New figures from the Central Bank show that Irish mortgage interest rates were again the second highest in the euro area in February, coming in behind Greece at 2.76%.

The average for the euro area stood at 1.36% in February - the highest average rate in the euro zone in two years.

Finland once again had the lowest average mortgage rate in the euro zone at just 0.85%, followed by Portugal at 0.87%.

Today's Central Bank figures show that the average interest rate on new fixed rate mortgage agreements, which account for 81% of all new mortgages, was 2.6% in February.

For new variable rate mortgage agreements, the average interest rate stood at 3.46% in February.

The total volume of new mortgage agreements amounted to €626m in February, an increase of 1% on the same time last year.

Meanwhile, the average interest rate on new consumer loans stood at 6.65% in February and the Central Bank said the volume of new consumer lending stood at €206m - an increase of 41% on the same time last year.

Today's Central Bank figures also show that interest rates on new household term deposits stood at 0.13% in February compared to a rate of 0.23% in the euro zone.

Daragh Cassidy, Head of Communications at, said there were mixed news on the mortgage front recently with Permanent TSB, Bank of Ireland and EBS all recently reducing some of their rates.

However ICS Mortgages increased its rates towards the end of February.

Mr Cassidy said that rapidly rising inflation has led to talk of an increase in interest rates by the ECB over the coming months to help tame increasing prices.

"However the current war between Russia and Ukraine has significantly clouded the forecast for the timing of a potential rate rise. However it's likely the ECB will feel compelled to act soon and follow the US, UK and New Zealand central banks, which have all raised rates recently," he said,

But he said that Irish mortgage rates are so out of kilter with the ECB base rate that we could see a small increase in the ECB rate not being passed on to consumers.

"It'll somewhat depend on the competitive pressures the banks feel under," he added.

According to the BPFI in December, the average first-time buyer mortgage in Ireland is around €266,000.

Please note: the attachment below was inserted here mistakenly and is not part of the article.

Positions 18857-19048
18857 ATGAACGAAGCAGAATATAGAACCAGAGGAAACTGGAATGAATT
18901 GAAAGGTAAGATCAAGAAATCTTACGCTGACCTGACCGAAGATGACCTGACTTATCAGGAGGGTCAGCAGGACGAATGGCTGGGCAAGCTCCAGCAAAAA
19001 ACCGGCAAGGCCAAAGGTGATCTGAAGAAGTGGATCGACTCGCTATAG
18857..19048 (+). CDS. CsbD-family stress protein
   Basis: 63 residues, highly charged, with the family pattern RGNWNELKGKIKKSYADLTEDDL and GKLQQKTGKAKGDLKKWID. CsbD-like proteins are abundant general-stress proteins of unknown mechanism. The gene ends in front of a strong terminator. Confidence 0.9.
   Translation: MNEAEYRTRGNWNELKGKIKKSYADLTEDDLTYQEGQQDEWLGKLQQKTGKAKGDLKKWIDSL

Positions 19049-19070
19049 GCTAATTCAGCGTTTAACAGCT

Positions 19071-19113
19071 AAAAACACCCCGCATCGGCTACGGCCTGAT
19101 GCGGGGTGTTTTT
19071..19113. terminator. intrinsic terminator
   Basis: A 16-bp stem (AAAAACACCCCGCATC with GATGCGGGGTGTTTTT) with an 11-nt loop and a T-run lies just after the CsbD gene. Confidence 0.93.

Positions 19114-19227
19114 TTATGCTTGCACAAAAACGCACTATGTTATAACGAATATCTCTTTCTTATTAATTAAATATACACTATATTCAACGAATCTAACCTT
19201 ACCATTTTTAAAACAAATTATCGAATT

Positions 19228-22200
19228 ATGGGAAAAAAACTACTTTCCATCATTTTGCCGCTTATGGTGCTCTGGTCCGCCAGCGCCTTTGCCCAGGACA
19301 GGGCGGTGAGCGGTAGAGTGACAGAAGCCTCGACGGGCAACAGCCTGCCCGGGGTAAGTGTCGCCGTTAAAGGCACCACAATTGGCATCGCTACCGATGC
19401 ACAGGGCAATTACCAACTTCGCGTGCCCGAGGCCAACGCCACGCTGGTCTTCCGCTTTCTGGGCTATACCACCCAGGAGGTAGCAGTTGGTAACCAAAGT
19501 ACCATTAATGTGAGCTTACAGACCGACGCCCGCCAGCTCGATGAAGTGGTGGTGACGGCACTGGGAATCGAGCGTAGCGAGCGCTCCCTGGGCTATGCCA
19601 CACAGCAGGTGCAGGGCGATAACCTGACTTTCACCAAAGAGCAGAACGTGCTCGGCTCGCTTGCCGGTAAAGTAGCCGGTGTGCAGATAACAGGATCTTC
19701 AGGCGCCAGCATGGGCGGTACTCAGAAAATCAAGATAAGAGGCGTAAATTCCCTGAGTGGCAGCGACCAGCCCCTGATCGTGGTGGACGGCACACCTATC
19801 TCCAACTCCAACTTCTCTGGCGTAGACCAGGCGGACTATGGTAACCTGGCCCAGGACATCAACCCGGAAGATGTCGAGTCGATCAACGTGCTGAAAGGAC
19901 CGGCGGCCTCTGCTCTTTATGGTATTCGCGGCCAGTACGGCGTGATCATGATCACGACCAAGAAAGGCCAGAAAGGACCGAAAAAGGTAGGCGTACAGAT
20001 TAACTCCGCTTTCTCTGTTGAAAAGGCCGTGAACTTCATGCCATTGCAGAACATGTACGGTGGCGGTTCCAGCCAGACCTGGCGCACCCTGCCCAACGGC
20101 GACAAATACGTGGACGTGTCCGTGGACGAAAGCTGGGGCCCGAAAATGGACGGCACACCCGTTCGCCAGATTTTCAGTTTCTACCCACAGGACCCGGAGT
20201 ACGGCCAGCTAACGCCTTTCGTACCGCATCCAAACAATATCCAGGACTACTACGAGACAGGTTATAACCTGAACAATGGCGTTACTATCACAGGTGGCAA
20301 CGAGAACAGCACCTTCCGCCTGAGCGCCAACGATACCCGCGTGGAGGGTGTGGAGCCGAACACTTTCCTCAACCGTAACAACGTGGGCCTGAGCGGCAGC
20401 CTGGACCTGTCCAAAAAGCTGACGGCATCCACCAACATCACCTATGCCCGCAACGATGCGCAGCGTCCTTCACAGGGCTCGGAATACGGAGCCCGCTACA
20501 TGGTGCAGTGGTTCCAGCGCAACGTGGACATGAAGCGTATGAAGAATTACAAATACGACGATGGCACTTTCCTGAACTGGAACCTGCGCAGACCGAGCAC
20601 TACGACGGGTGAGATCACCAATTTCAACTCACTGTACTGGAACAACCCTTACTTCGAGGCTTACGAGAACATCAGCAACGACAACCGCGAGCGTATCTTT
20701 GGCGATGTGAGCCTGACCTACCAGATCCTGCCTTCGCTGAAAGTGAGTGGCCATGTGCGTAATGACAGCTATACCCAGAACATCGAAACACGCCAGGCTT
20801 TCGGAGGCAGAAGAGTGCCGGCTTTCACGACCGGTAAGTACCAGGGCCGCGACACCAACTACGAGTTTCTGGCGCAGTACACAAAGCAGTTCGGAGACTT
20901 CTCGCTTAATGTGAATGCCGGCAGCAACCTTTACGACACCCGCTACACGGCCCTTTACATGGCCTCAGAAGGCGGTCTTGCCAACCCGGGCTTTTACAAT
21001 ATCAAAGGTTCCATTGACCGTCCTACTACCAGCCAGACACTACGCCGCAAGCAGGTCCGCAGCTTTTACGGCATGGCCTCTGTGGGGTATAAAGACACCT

This means someone borrowing this amount over 30 years is paying around €183 extra a month, or €2,200 a year, compared to our European neighbours.

"Higher mortgage rates add hugely to the cost of living in Ireland, which as we know is already extremely high compared to the rest of Europe. According to Eurostat, Irish housing costs such as rent, mortgage rates, gas and electricity are a staggering 78% above the European average," Mr Cassidy said.

But he added that switching a mortgage is a really effective way to put money back into your pocket.

"For example, right now if you're paying an interest rate of 4% and have €250,000 and 20 years remaining on your mortgage, you could save over €230 a month if you switched to a 2.15% fixed rate," he explained.

Responding to today's figures, Brokers Ireland said although continuing to be way ahead of the euro area average, Irish interest rates are generally at the lowest point they have ever been, with evidence of some healthy competition in the market, despite the imminent exit of KBC and Ulster Bank.

Rachel McGovern, Director of Financial Services at Brokers Ireland said we could be close to, if not at the bottom of the low interest rate cycle and the window of opportunity to avail of the best mortgage rates may be short.

"We simply do not know for sure what will happen on interest rates, with many experts differing on their predictions for the future," she said.

"There is certainly more concern from consumers with the increase in inflation about the possibility of rate rises, possibly from later this year," she said in a statement.

Ms McGovern advised mortgage holders when switching to concentrate on the interest rate and the term for which it is available and not to be tempted by short-term incentives, such as once-off payments and cover for legal or other services.

"We are now in a very volatile period with the war in Ukraine and no one knows when or how it will end," she said.

"We do already know, however, that it has disrupted markets and will continue to do so.

"So mortgage holders and particularly those who have not already reviewed their situation need to plan carefully for the future," she said.